Of course perpetrators must be sought out and prosecuted for their crimes. Any individual or institution that deals with children must be alert for warning signs of abuse. They need to report their suspicions to authorities. Rigorous and transparent procedures are essential for dealing with accusations. In the current fever pitch, however, facts count for little. All power rests with the accuser. The mob is in the mood for a lynching and it has got its public victim in the form of the Governor-General.
At first glance then, John Howard's willingness to consider a royal commission into sexual abuse seems like a good idea. It would need to have clear terms of reference. But where would the inquiry begin, and where would it end? With the restatement for the umpteenth time that sexual abuse occurs in Australia, and that it is a flesh-creeping practice whose perpetrators must be found, and prosecuted? And it can't just be a royal commission into the Anglican Church's Brisbane diocese. Churches, schools, charities, government departments and the Scouts have all had their problems with failing to screen out or dob in child abusers. This seems so broad as to be unworkable. Royal commissions have a habit of dragging on for months or years, costing millions of dollars in lawyers' fees, and to what end? It could become theatre, starring campaigners such as the Prime Minister's cabinet secretary, Bill Heffernan, and child sexual abuse activist Hetty Johnston. In this environment a royal commission would simply feed into the hysteria. It could turn into a show trial.
Although Dr Hollingworth appears not to have grasped the nature of sexual abuse and the laws against it, he can't be held responsible for the actions of every cleric, doctor, teacher, boarding master or child protection worker who has ever betrayed the trust of a child through abuse. It is shocking when those individuals and organisations charged with shielding the weak and vulnerable from abuse turn attacker. Still, public anger is unlikely to be tempered through the mechanism of a royal commission. There is much else that can be done. The law could be more stringently enforced. Child protection agencies could be properly resourced. Community awareness campaigns could be promoted much more.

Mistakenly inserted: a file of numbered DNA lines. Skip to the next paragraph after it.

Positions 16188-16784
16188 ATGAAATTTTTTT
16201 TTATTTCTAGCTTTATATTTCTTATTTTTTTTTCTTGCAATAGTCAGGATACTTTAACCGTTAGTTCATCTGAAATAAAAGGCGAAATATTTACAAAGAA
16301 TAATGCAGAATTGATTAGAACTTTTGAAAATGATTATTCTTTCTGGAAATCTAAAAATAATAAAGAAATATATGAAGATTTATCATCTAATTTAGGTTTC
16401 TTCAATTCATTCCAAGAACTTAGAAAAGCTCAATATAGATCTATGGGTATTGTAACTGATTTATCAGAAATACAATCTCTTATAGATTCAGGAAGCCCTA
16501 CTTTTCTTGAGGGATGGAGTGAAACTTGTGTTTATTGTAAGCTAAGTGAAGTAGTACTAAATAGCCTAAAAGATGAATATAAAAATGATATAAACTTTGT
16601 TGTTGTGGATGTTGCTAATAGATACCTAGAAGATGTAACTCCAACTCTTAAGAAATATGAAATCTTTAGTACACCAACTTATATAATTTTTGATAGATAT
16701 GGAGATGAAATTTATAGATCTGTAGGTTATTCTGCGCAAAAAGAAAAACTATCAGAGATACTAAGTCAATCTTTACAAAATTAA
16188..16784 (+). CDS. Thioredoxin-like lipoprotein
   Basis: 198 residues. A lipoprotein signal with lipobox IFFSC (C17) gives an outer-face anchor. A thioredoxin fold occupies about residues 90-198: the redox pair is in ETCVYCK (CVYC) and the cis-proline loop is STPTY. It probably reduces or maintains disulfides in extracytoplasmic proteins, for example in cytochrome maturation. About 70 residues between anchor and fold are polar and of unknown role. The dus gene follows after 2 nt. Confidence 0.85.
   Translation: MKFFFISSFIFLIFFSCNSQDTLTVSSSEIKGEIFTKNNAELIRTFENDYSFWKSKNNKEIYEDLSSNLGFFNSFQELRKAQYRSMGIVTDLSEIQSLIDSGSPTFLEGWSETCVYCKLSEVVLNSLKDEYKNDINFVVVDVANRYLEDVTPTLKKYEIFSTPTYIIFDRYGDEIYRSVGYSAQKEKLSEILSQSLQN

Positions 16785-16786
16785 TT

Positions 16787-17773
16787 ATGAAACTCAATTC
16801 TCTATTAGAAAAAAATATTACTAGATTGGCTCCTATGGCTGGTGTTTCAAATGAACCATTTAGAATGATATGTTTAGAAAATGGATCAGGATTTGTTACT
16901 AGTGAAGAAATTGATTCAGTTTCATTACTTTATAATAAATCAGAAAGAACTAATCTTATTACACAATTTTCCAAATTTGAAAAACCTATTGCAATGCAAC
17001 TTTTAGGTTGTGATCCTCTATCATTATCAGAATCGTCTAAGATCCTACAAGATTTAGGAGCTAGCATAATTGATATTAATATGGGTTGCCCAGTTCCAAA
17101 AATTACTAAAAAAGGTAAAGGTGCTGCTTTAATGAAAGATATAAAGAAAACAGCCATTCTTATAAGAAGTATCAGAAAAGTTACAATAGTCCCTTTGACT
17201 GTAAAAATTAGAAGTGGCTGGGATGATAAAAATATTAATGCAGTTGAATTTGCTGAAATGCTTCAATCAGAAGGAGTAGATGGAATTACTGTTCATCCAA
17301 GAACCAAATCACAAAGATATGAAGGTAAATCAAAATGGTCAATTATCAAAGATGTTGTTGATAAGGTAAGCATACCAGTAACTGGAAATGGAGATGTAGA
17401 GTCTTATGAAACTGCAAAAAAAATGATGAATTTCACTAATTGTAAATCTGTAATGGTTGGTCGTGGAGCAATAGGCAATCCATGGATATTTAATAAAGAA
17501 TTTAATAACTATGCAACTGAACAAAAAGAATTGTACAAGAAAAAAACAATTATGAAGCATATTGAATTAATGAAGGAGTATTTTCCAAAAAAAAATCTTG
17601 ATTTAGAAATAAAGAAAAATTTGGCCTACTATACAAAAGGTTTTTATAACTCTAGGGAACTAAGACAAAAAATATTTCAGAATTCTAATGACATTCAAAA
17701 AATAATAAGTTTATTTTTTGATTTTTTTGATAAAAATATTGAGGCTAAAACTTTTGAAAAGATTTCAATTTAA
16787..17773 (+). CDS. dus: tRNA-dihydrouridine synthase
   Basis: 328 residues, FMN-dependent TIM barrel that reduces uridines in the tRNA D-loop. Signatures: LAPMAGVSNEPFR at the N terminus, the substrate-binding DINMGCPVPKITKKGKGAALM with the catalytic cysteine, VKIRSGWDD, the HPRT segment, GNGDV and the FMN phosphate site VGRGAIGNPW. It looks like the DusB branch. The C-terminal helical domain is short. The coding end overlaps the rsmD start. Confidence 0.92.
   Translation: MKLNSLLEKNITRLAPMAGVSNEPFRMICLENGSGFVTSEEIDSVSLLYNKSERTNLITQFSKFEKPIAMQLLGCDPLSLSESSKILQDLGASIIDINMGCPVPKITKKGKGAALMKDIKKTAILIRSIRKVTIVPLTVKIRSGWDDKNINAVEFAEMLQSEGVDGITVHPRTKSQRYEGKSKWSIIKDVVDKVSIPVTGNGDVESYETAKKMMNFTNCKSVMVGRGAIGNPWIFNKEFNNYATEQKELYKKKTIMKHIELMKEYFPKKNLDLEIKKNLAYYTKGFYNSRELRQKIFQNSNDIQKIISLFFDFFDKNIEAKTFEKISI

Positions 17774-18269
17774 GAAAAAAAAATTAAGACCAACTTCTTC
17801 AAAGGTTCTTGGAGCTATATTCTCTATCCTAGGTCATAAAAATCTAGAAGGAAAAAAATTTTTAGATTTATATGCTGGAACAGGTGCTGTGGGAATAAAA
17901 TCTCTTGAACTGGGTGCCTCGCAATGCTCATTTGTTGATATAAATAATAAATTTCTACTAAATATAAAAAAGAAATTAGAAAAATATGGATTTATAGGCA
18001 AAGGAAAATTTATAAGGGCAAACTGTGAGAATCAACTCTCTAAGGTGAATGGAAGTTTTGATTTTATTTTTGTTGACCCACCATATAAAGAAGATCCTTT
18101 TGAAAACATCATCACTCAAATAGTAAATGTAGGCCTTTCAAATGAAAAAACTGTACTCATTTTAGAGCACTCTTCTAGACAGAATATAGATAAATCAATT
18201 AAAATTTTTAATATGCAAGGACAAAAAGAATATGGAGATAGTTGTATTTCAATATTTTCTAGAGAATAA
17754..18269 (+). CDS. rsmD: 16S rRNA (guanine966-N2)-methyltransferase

In the meantime, however, Dr Hollingworth should now go for his own sake. How many abject apologies must he make before he resigns?
- The Australian, Editorial (Mar 5)
Pseudo Republicans And The Kylie Cringe
Last [week I predicted] that monarchists and those I called pseudo-republicans, i.e. advocates of a republic with an appointed president, would desperately try to resist any suggestion that the furore over the present Governor-General might have implications for the republic debate. Specifically, they would gag at the thought that one of the merits of electing a head of state is that the background and character of candidates for the office would come under intense scrutiny, thereby perhaps preventing the kind of mess we have now. This notion generated a lot of responses, and so have similar arguments that have appeared elsewhere. John Howard, Tony Abbott and anyone else who likes to pretend that the 1999 referendum result settled anything, please note. Whatever else the Hollingworth affair might have shown, it is certainly showing that Australians do not feel secure in their present constitutional arrangements.
..The evidence of opinion polls about the present Governor-General is that most Australians already think that whoever serves in the head-of-state role should be someone who represents them. They believe that a person who notionally represents only an absentee monarch, and who in fact is answerable only to the politician who appointed him, should really be answerable to them. That is implicit in the calls for Dr Peter Hollingworth's resignation or dismissal.
People are not impressed by the fiction that public officeholders, even holders of the non-elective office of governor-general, are somehow "above" politics. A job that is in the gift of one or more politicians is a politicised job..